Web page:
“A variation of the ice phishing attack is to trick users into sending native assets to the scammer directly. This is achieved by signing a ‘security update’ function of the scammer’s contract,” Seifert said, adding that usually, small amounts of crypto is stolen this way.

NFTs, airdrops and address poisoning

Some attacks target traders of non-fungible tokens (NFT). For example, scammers have developed techniques that takes advantage of quirks in NFT infrastructure, like the Seaport protocol introduced by OpenSea and used across many NFT marketplaces. To sell NFTs on Seaport, users create sell orders by signing a transaction that is broadcasted locally on the platform – rather than the wider Ethereum network, to save money on transaction fees.

Attackers sniff around for users with valuable NFTs and try trick them into approving transactions that would sell their valuable holdings at a fraction of the market price.

NFT traders today are often aware of the many ways they can be exploited. Some of the highest-profile crypto heists in recent years have targeted influential NFT figures. This has led to evermore targeted and sophisticated phishing attacks.

For the “address poisoning” attack, attackers study the transaction history of their victims’ wallets and look for addresses they interact with the most. They then create a blockchain address that would look familiar to their target and send the victim a transaction with little-to-no value. This transaction is meant to “poison” an intended victim’s transaction history by putting the malicious address in a place where they may mistakenly copy and paste it when they make their next transaction.

But often, the simplest exploits remain effective. For instance, Seifert said attackers often use recognizable brands when designing social engineering exploits that earn victims’ trust or attention. That was the case with the fraudulent tLINK token that Chainlink (LINK) holders received in early June, when an attacker airdropped a supposedly new token to the LINK holders.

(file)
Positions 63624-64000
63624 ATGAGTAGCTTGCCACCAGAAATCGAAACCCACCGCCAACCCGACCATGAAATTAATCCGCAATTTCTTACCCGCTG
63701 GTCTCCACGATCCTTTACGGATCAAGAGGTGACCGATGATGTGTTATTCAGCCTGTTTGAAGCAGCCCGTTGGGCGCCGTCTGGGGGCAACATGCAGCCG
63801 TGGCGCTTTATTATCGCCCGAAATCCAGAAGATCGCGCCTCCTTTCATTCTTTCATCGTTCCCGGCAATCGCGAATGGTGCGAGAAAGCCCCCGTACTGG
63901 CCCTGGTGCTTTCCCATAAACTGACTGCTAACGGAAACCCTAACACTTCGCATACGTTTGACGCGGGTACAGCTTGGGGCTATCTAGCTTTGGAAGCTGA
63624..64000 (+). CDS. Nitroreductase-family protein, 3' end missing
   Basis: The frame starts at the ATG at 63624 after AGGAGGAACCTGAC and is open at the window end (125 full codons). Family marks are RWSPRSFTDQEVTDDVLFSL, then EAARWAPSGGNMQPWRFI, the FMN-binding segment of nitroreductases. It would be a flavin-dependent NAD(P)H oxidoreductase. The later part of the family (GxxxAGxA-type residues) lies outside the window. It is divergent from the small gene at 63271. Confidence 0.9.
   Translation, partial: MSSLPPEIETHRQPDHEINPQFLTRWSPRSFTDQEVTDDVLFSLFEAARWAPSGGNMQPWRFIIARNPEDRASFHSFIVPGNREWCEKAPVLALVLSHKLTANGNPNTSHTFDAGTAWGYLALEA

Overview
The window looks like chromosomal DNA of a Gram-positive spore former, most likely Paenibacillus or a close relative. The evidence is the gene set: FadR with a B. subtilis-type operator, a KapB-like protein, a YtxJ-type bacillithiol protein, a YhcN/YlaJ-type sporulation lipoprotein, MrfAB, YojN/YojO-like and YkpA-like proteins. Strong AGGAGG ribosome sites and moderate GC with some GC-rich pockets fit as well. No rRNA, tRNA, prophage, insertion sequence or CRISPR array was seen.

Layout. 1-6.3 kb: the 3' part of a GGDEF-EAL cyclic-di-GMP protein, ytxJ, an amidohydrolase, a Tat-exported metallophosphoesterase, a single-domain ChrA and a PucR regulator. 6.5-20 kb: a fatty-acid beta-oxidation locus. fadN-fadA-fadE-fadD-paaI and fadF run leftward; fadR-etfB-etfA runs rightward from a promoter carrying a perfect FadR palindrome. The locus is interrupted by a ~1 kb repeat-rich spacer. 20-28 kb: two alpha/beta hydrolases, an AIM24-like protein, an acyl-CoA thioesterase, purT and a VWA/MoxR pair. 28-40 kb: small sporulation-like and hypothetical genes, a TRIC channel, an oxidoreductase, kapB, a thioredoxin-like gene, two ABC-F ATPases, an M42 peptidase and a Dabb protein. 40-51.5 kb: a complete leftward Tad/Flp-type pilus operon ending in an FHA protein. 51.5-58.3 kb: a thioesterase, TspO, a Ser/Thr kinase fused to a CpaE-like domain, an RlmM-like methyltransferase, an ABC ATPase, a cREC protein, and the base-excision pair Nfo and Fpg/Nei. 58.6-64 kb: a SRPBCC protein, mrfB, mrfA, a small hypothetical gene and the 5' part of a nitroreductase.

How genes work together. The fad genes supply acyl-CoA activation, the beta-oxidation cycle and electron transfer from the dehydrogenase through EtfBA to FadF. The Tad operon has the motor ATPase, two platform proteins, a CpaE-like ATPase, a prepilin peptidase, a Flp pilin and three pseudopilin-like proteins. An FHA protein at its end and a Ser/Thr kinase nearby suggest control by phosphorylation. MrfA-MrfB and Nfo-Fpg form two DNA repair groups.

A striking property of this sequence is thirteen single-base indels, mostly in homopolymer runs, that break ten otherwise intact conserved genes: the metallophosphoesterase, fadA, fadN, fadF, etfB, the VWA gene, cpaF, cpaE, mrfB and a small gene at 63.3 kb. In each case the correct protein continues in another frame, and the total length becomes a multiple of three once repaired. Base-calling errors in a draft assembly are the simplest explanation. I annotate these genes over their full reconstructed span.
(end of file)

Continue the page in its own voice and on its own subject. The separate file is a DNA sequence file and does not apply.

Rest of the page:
The scammers included an offer for users to exchange tLINK for actual LINK tokens on a phishing website in the description field of the airdropped token, Seifert said. And if they took that offer, they would have gotten burned.

What makes such attacks trickier is that attackers can allocate fraudulent ERC-20 tokens to a legitimate smart contract and then execute a function that transfers those fake tokens to anyone that holds a targeted token, according to Forta. This makes it look like users got an airdrop from the legitimate contract, while it’s nothing but scam.

Attacks like that do not even require much reconnaissance work from attackers: all they need to know about victims is their wallets addresses.

Transaction hygiene

With hackers and scammers getting ever more industrious, it’s important to always pay attention to the addresses your wallet interacts with, Seifert said. Ideally, wallets need to have security features built in, he said, adding that at the moment, Forta provides its database of fraudulent addresses to the ZenGo wallet.

Forta assigns blockchain wallets different risk scores referring to their involvement in potential scammy behavior, Seifert said.

“We have a set of detection bots, machine learning models that monitor transactions in real time and look for specific conditions and behavior, for example, for contracts with lines like “security update” in their code,” he said.